The Memory of Justice is a 1976 documentary film directed by Marcel Ophüls. It explores the subject of atrocities committed in wartime and features Joan Baez, Karl Dönitz, Hermann Göring, Hans-Joachim Kulenkampff, Yehudi Menuhin, Albert Speer and Telford Taylor.
The film was inspired by Telford Taylor's book Nuremberg and Vietnam: An American Tragedy, and Taylor is interviewed extensively during the film. But Ophüls takes the book as a starting point for exploring the possibility of people judging one another, especially in light of their behavior in other contexts, as well as dealing with individual versus collective responsibility. The film discusses the notion that any group in power is capable of committing a war atrocity.
The film had a difficult genesis. It was originally financed in the summer of 1973 by BBC, Polytel, and a private company based in London, Visual Programme Systems (VPS), the latter of whom had wanted the film to dwell heavily on America's involvement in Vietnam and France's involvement in Algeria. After completing rough cuts, VPS was dismayed at Ophüls work (particularly his excessive leaning on the Nuremberg Trials and Nazi involvement) and tried to remove him as director. Hamilton Fish V organized a group of investors who were able to buy back the rights to the film from VPS and allow Ophüls to complete it.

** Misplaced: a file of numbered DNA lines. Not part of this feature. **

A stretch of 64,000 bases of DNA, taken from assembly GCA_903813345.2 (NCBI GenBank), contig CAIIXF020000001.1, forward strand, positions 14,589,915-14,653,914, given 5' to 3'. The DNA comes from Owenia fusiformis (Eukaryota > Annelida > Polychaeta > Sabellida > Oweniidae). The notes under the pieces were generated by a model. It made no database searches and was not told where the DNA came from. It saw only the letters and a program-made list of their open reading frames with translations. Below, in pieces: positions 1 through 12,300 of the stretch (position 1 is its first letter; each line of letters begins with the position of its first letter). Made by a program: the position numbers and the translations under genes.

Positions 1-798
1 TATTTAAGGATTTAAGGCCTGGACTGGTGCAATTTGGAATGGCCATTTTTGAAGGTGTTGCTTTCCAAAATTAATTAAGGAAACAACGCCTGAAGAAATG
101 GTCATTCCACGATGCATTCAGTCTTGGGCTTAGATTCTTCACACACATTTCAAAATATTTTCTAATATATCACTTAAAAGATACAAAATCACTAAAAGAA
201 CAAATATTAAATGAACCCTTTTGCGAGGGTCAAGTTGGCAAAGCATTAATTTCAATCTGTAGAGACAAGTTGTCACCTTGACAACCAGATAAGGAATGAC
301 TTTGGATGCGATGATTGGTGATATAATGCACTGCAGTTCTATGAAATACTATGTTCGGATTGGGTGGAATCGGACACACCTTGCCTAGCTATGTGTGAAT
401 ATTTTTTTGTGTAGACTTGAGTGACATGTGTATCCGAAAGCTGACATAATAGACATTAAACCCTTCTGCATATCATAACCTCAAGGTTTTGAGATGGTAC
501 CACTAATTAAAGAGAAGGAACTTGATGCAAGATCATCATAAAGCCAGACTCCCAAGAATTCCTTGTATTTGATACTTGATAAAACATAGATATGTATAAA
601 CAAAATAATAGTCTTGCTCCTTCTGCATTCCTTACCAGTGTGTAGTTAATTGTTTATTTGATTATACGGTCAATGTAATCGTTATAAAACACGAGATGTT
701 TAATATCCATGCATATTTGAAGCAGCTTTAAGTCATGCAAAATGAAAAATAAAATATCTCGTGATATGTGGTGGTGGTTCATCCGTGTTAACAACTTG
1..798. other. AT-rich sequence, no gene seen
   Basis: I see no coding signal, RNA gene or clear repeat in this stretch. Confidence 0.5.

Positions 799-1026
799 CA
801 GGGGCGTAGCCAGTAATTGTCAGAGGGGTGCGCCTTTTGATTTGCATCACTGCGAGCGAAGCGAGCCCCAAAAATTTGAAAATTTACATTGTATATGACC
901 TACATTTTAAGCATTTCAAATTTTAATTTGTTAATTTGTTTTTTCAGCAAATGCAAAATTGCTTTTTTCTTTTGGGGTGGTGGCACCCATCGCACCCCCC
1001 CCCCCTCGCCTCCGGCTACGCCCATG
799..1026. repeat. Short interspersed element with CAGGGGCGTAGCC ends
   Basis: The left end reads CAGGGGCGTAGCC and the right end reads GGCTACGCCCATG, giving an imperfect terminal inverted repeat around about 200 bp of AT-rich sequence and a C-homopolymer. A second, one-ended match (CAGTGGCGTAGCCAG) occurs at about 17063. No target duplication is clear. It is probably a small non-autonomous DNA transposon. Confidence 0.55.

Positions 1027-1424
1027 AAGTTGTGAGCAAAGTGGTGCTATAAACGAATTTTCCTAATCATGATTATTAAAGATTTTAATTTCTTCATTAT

The film was screened at the 1976 Cannes Film Festival, but wasn't entered into the main competition.
A restored version was screened at the Toronto International Film Festival in September 2015. and at the BFI London Film Festival in October 2015.
|Herstellungsland:||Frankreich, Vereinigtes Königreich, Vereinigte Staaten|
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